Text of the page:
Smoke from an approaching wildfire looms over a home near Twisp, Wash., Aug. 19, 2015.
AP Photo/Ted S. Warren

Kim Malcolm talks with Dr. Philip Mote about how climate change is changing Washington state. Mote is director of the Oregon Climate Change Research Institute. Previously, he was the Washington State Climatologist.

To get to zero carbon emissions by 2050, Seattle would have to make dramatic cuts, starting now.
KUOW Illustration by

For more than 15 years, leaders of the Emerald City have been promising that Seattle will lead the nation in fighting climate change.

But the lofty words have been matched by continuing clouds of carbon emissions: Seattle dumps as much heat-trapping carbon dioxide into the sky today as it did 25 years ago.

KUOW Photo/Megan Farmer

More electric vehicles. More charging stations. More transit. Congestion pricing for cars. Funds for affordable housing. And lobbying for a statewide carbon tax. Those are just some of the ideas Mayor Jenny Durkan and her supporters are considering to help Seattle meet ambitious carbon-emissions goals.  

Washington’s commissioner of public lands is calling on the state legislature to put a price on carbon to try to curb emissions in the state.

But Hilary Franz differs with Gov. Jay Inslee about how to use the money.

A new study from Oregon State University scientists finds that old-growth forests could be an important refuge for songbirds in the face of climate change.

Lead author and ecologist Matt Betts tracked songbird populations in different kinds of forests – including old growth and mature tree plantations.

A warming planet due to human-induced climate change is likely to contribute to an increase in volcanic activity, according to

One of the largest credit rating agencies in the country is warning U.S. cities and states to prepare for the effects of climate change or risk being downgraded.

Scientists appear to be self-censoring by omitting the term "climate change" in public grant summaries.

An NPR analysis of grants awarded by the National Science Foundation found a steadily decreasing number with the phrase "climate change" in the title or summary, resulting in a sharp drop in the term's use in 2017. At the same time, the use of alternative terms such as "extreme weather" appears to be rising slightly.

Oregon and Washington will be part of a group discussing climate change initiatives with two neighboring nations. The agreement between the more than a dozen U.S. states and Mexico and Canada is the product of meetings at an international climate conference in Bonn, Germany.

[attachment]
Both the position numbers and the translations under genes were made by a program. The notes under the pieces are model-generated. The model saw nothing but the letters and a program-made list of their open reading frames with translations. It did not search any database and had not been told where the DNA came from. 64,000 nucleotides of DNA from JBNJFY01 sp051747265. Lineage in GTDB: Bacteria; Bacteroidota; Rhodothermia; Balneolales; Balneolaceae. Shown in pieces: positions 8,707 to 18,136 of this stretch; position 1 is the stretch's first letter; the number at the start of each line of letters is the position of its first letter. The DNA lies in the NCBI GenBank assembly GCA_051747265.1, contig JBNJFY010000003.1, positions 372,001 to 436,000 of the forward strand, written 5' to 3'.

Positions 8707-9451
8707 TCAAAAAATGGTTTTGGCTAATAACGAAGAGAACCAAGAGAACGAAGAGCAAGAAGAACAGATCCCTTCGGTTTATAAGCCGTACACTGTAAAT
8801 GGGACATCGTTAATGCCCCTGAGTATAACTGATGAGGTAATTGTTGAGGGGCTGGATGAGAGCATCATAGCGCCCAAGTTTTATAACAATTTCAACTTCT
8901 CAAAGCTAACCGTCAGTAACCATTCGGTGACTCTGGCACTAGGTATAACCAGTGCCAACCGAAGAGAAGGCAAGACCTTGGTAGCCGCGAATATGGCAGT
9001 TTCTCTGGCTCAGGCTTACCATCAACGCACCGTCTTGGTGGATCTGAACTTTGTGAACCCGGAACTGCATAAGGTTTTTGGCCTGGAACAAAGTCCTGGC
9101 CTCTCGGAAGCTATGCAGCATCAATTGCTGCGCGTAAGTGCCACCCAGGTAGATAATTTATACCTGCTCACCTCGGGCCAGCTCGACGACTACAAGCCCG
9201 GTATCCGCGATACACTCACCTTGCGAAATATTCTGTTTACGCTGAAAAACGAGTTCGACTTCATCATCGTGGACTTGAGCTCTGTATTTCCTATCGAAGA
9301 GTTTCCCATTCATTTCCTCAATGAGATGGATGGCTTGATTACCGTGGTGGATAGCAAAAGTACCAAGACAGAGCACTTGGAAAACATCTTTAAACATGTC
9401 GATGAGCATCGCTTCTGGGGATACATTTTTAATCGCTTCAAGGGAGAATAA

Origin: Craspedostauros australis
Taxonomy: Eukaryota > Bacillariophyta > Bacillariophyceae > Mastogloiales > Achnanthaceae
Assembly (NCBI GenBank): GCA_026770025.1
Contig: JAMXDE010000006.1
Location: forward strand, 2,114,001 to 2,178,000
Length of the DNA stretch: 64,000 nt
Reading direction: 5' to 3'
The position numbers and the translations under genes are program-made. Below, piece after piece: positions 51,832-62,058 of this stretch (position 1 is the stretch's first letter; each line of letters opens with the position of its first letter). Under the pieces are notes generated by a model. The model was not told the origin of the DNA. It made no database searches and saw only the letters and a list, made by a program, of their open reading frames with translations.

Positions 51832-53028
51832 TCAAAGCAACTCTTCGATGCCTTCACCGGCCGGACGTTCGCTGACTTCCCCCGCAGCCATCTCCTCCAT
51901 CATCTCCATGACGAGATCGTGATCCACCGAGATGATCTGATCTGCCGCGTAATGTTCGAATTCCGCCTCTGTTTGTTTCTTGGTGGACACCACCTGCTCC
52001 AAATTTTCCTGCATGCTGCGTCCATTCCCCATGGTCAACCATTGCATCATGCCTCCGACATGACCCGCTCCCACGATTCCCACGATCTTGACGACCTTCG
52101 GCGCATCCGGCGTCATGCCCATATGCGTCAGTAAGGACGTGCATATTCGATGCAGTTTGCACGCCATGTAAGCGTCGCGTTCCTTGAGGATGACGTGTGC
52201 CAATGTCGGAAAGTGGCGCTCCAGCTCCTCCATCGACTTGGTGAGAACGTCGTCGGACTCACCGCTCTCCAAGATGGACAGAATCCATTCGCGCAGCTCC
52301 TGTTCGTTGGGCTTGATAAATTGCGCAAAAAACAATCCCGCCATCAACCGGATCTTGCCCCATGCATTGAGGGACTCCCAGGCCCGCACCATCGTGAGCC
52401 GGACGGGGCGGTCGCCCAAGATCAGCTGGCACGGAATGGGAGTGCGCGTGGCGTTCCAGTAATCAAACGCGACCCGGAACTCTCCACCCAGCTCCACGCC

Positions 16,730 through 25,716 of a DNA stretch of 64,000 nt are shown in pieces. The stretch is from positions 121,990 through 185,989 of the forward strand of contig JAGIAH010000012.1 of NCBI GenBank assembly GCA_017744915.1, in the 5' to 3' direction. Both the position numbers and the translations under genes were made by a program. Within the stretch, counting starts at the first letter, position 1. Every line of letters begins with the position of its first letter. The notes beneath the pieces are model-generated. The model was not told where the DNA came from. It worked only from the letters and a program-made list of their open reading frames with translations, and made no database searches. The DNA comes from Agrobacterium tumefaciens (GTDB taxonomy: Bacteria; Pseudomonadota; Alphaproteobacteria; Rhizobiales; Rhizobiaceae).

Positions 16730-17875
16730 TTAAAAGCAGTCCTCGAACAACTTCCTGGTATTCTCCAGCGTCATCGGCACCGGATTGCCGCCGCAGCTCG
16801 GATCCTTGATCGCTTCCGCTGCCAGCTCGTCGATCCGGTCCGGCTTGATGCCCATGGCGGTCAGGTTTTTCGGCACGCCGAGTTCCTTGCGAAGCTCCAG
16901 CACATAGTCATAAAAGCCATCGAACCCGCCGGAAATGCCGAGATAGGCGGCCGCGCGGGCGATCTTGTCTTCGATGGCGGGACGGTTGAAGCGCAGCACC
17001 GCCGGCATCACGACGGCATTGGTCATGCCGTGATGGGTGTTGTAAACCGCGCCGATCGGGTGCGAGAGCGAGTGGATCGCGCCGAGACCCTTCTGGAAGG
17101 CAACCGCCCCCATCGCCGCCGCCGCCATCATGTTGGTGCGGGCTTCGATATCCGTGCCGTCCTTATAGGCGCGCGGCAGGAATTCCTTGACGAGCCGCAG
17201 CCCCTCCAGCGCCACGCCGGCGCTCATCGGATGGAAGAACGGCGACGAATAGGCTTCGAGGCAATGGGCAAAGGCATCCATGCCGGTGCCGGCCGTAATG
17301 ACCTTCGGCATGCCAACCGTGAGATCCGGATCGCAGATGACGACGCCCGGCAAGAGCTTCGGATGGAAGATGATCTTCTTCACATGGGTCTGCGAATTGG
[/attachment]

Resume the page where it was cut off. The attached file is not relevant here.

Later this week, Washington Gov. Jay Inslee and Oregon Gov. Kate Brown will discuss how the West Coast can push a progressive agenda to curb carbon emissions.

For years, Inslee — who has been called the green governor — has pushed to tax his state’s biggest polluters. But with a Republican-controlled state Senate, the ambitious plan languished.

On Tuesday, Republicans lost their one-vote majority in the Washington state Senate, giving Democrats control of the “great blue wall": full control over the legislatures across the West Coast in Oregon, Washington and California.

Oregon Gov. Kate Brown and Washington Gov. Jay Inslee are set to take part in an international conference on climate change Bonn, Germany. Brown and Inslee were invited to the 2017 UN Climate Change Conference by Fiji’s Prime Minister Josaia Voreqe Bainimarama, who is presiding over conference proceedings this year.

KUOW / John Ryan

Protesters at Gov. Jay Inslee’s town hall on climate change at the University of Washington in Seattle said the governor’s actions don’t live up to his stirring words.

In the gritty industrial town of Yiwu, workers prepare jeans to be dyed in a vivid range of colors.

Two months ago, this factory — and this entire city, located in China's eastern province of Zhejiang — was a much quieter place. Inspection crews from the environmental bureau had shut businesses down, cutting electricity and gas so that they could determine who was following China's environmental laws and who wasn't.

The boss of this factory, who asked that his name not be used for fear of punishment by local officials, says he's never seen anything like it.

Dave Rank was the interim head of the U.S. embassy in Beijing. Now he's in the process of figuring out who he is after 27 years in the foreign service.
KUOW Photo/Ashley Ahearn

When I met Dave Rank, he was just a normal guy on a road trip with his wife in a used Subaru. But not long before that, Dave had a very important job. 

Pollinators such as bees play a key part of producing the beans that go into your morning cup of coffee.

In fact, they are responsible for about 20 to 25 percent of coffee production by increasing the plants' yield, Taylor Ricketts, the director of the University of Vermont's Gund Institute for Environment, tells The Two-Way. Bees actually increase the quality of the beans by making their size more uniform.

A Coast Guard C-130 flies over the Arctic Ocean during an Office of Naval Research-sponsored study of the changing sea ice, ocean and atmosphere. Arctic ice is decreasing dramatically.
Flickr Photo/Office of Naval Research (CC BY 2.0)/

Scientists predict the waters around Antarctica will be among the last places to experience global warming. In 2016, however, Antarctic sea ice dropped to a record low. Ice typically increases there, slightly, each winter.